Recent years have seen the introduction of daily disposable multifocal contacts. These are more costly for the family but take much less in-office time, says Hicks, adding that in his experience parents embrace them readily. Among the pros of this method is the plentiful manufacturer support ODs can expect, both in terms of training how to fit as well as educating parents. “This has been profitable for the office and is an easy program to administer.” Referring to both options, “It certainly helps if parents are contact lens wearers,” he says.

According to Hicks, low dose atropine is easy to administer, takes very little time, is effective and relatively inexpensive. However, he says, “I find a high amount of parental push back and this takes lots of discussion. This has become a little easier now with so much on the internet about myopia for parents to review.”


Hicks also manages children’s myopia by treating binocular vision problems. This often involves a combination of both spectacle multifocal contact lenses and both “in office” and “at home” vision therapy. “This is a much more intense and expensive treatment option for both the family and practice. It requires a much more concentrated effort and investment.”

He says the various combinations of spectacle lens designs he has used have not been as effective, but there are some promising designs on the horizon.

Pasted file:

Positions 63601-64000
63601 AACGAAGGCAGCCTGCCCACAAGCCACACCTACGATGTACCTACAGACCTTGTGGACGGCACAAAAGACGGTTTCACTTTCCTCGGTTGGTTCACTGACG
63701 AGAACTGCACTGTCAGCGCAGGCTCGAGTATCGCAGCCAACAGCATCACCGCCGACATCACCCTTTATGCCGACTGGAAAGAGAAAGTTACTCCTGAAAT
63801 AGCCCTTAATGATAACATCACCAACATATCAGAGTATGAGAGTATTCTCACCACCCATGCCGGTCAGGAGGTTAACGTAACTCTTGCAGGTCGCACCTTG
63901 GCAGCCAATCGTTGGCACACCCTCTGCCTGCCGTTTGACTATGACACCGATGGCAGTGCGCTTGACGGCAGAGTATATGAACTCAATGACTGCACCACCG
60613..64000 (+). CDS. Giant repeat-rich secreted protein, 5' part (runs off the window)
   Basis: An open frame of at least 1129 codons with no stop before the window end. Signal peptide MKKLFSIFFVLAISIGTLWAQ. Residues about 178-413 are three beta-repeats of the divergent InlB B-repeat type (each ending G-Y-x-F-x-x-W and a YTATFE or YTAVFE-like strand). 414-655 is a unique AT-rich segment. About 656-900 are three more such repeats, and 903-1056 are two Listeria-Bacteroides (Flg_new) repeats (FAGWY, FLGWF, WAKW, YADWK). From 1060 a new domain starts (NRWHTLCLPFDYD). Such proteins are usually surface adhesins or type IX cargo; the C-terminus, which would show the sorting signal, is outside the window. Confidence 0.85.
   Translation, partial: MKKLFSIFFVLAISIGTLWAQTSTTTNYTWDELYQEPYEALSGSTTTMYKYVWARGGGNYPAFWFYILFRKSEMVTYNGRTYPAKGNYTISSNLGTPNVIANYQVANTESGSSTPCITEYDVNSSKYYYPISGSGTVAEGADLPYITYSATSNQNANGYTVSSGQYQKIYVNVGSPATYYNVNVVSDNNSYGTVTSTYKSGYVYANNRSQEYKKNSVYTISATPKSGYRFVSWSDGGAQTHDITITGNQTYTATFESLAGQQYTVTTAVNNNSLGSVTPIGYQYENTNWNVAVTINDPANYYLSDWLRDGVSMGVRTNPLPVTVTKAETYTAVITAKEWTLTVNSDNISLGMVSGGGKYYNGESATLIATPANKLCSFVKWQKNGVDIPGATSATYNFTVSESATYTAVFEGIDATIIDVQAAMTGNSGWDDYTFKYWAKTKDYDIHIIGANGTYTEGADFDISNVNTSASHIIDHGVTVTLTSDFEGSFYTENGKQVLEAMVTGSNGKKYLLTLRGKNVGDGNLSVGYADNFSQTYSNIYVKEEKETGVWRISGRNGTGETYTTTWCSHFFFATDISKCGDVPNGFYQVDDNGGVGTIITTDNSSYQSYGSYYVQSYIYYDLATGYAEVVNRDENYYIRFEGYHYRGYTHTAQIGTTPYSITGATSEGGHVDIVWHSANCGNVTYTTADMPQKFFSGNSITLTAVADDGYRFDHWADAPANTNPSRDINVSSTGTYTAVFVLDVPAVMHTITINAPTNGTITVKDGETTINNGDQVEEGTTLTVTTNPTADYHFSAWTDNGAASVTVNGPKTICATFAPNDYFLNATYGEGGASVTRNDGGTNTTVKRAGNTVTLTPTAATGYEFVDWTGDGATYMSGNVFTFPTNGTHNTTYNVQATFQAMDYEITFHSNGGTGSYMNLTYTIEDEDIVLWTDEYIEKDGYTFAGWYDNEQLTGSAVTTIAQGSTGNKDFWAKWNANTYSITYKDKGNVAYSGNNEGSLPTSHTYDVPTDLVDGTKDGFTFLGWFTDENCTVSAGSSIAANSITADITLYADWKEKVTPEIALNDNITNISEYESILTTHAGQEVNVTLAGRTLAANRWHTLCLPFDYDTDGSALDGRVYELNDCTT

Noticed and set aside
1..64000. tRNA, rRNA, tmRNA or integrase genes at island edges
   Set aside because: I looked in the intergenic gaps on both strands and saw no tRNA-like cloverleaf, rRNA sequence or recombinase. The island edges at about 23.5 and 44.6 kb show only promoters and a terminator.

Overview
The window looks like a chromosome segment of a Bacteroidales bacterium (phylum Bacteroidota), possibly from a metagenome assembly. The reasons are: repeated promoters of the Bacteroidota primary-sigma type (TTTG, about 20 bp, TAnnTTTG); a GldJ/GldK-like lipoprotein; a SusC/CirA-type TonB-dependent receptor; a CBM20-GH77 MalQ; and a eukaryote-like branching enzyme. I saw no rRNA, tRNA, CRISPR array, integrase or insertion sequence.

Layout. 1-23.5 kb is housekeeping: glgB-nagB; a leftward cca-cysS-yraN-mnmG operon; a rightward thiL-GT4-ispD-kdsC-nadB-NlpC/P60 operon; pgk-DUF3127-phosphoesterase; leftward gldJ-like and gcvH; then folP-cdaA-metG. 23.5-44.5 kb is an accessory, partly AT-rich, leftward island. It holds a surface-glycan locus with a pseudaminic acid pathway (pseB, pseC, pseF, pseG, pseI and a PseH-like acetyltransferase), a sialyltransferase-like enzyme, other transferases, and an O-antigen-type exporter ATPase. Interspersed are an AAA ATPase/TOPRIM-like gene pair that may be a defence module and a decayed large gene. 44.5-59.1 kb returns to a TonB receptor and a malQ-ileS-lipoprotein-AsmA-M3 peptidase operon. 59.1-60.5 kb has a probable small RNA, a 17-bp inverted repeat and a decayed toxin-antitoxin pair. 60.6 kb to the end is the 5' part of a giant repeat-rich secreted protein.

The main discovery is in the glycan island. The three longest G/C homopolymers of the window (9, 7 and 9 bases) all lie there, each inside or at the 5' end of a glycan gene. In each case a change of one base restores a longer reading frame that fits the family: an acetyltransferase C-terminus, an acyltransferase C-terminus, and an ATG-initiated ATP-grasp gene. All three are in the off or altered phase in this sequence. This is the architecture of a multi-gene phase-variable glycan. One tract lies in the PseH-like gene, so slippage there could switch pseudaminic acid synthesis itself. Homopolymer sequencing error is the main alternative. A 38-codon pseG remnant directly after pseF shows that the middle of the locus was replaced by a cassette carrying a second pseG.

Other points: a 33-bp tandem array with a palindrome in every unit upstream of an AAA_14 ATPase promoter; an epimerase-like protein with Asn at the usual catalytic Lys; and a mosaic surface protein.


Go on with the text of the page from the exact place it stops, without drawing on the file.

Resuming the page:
Hoya Vision Care (where he served as director of professional affairs for 14 years) has what he calls “a proven lens design called Miyosmart which significantly reduces myopia progression and eye elongation. It is not yet available in the U.S. but is being used extensively and successfully in other countries.”

Dr. Hicks’ list of issues to be discussed with parents of myopic children:

  • Less screen time
  • Less near point activity
  • More outdoor play time
  • UV protection
  • Blue light reduction
  • Impact of sleep
  • Consistent bedtime
  • Nutrition



The Best Overall Progressive Lens, Now Powered by AI

Engineered with Behavioral Artificial Intelligence and utilizing new XR-motion™ technology, Varilux XR series goes beyond prescription and eye physiology to consider the patient’s visual behavior and design a progressive lens that respects how
their eyes naturally move.

Varilux XR series comes in two versions, Varilux® XR design and Varilux® XR track. The Varilux XR track lens provides an additional level of personalization by incorporating the exclusive Near Vision Behavior Measurement, providing up to 25% more near vision width3 according to the patient’s need, so patients get the highest level of customization.

Discover Varilux XR series and enjoy instantly sharp vision in motion4 and seamless transitions from near to far.

For more information, visit here.

Promoted Headlines





Get the most important news and business ideas for eyecare professionals every weekday from INVISION.



Most Popular